DAMERDJOG, Djibouti -- Services members supporting Combined Joint Task Force-Horn of Africa celebrated the grand opening of a two-month remodeling project of the medical clinic here June 30.
The goal of the project was to revitalize the village's current clinic. The task force's involvement here gives the villagers a sanitary, fully operational medical facility that has the means to care and treat patients.
"They (service members) act as ambassadors," said Mahdi Hassan Ahmad, a chief of the village. "It builds a good relationship."
The revitalization of the clinic included adding running water, electrical fixtures, and fresh coats of paint to the inside and outside of the structure.
"We accomplished everything we set out to do in the past two months," said Marine Master Sgt. Paul L. Atherton, site coordinator and an engineer with Command Logistics Element, Marine Central Command.
The next closest medical facility for the Djiboutians is 15 miles away. Task force troops stepped in to resolve this potential hardship by completing the project, and, at the same time, continued fortifying a strong relationship with the nation of Djibouti.
Taking part in the grand opening of the facility were Marine Brig. Gen. Mastin M. Robeson, commander, Combined Joint Task Force-Horn of Africa, Col. Mario Lapaix, commander, Command Logistics Element, Marine Central Command, Mammoud Ahmed Robleh, Chef de Post Damerdjog and Abdi Mahamoud Ibrakim, Deputy of the National Assembly of Damerdjog.
"This clinic is for all of you," Robeson said while holding a Djiboutian child. "More importantly, it's for your sons, so one day they too can grow up to be the strong chiefs of your village."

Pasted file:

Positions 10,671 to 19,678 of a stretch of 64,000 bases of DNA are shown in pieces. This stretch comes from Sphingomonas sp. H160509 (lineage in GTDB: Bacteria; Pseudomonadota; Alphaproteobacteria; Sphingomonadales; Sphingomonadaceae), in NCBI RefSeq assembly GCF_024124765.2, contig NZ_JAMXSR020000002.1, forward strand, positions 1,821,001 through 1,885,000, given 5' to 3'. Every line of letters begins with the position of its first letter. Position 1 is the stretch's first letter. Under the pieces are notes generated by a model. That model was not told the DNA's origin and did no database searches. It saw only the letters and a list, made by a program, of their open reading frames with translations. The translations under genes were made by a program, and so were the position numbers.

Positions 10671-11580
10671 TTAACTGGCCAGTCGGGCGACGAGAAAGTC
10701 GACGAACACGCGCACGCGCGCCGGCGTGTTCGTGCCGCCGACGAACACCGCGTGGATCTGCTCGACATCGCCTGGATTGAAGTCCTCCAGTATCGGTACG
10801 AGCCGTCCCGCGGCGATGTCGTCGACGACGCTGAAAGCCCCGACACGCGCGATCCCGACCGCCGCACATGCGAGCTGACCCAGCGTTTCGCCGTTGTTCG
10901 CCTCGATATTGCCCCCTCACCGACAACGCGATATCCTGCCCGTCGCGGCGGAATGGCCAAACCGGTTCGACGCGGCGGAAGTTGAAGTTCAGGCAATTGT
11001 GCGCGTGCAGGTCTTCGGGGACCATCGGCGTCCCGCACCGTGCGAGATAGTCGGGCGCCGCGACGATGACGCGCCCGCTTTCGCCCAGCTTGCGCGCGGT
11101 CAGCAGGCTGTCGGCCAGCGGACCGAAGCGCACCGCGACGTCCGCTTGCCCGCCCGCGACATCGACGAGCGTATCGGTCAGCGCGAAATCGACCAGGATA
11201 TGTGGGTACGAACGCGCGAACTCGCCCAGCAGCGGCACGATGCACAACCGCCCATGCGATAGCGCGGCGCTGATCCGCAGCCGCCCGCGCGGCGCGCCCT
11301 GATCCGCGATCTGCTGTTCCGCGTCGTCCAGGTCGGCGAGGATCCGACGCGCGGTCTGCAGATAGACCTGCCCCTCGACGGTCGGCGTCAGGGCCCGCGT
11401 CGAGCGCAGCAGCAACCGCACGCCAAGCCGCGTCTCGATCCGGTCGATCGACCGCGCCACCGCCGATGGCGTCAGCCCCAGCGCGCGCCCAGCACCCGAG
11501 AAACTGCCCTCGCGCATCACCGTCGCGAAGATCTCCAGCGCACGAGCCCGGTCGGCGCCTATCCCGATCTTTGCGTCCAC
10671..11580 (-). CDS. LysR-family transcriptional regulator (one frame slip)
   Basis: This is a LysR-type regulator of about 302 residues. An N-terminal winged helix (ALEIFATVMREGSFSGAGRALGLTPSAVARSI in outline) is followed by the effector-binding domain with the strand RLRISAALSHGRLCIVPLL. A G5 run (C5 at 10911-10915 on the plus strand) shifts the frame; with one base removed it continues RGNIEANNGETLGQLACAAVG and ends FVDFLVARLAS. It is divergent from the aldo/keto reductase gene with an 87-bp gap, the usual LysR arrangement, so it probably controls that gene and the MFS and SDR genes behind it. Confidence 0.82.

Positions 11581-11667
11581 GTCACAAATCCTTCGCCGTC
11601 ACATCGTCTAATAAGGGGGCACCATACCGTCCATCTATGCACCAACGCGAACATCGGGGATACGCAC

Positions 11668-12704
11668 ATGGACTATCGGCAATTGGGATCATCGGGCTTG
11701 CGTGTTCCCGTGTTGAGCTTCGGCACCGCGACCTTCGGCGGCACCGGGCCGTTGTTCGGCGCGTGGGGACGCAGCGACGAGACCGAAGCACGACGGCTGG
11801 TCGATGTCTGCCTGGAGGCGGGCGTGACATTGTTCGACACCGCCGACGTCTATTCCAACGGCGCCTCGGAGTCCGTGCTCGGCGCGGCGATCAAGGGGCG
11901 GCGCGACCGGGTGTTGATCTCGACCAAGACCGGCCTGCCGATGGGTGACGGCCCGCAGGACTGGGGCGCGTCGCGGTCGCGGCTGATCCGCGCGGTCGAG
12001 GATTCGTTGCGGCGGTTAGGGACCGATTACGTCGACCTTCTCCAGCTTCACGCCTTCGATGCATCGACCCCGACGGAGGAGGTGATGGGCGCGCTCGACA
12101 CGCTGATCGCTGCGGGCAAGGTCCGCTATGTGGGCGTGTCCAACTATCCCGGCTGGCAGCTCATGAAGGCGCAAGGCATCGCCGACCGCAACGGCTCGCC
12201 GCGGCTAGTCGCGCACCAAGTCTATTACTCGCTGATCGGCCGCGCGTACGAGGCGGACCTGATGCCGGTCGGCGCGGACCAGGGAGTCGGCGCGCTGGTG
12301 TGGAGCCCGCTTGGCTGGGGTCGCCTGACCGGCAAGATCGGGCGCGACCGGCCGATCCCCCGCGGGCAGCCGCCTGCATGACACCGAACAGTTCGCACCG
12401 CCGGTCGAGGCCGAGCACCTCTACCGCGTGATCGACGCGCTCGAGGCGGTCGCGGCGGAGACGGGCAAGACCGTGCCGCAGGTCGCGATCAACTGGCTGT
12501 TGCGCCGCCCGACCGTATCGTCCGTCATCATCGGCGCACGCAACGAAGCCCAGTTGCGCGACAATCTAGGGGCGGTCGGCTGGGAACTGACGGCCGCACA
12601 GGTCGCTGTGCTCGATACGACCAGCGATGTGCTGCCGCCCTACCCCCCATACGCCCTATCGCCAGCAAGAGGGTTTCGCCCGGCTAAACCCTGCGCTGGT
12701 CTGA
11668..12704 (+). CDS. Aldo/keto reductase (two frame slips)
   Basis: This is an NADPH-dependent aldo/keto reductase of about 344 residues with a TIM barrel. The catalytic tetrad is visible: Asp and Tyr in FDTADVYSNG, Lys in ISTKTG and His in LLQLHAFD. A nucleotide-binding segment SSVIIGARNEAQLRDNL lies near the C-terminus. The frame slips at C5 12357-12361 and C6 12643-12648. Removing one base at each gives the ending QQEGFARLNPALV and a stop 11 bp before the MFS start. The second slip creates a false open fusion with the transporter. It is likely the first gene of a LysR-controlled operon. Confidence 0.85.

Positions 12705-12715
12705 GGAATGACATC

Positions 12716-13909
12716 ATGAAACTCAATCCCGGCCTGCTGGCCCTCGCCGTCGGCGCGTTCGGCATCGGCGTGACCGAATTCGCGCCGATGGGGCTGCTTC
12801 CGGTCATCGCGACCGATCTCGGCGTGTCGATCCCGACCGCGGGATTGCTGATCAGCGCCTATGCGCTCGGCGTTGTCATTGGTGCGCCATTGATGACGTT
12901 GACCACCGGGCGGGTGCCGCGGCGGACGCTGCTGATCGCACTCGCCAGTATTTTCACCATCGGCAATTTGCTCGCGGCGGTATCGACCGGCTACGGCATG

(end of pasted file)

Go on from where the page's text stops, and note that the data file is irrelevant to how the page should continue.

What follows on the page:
For the support Robeson and Lapaix brought to the village of Damerdjog, the villagers presented each of them with a hand made water backpack.
"It's been a pleasure to work with you all, I hope we will continue this strong relationship," Robleh said to the crowd of hundreds.
The ceremony ended with a celebration at which Djiboutians showed the task force troops traditional songs and dances and the troops tried their hand at the local customs.
Also, the task force awarded certificates of appreciation to more than 20 Djiboutian villagers for their contribution to the remodeling of the clinic.
"I just want to say thanks to the villagers and all the troops who helped to complete this project," Atherton said during the ceremony.
A key aspect of the CJTF mission lies in building strong relationships with local inhabitants in the region by completing Humanitarian Operations.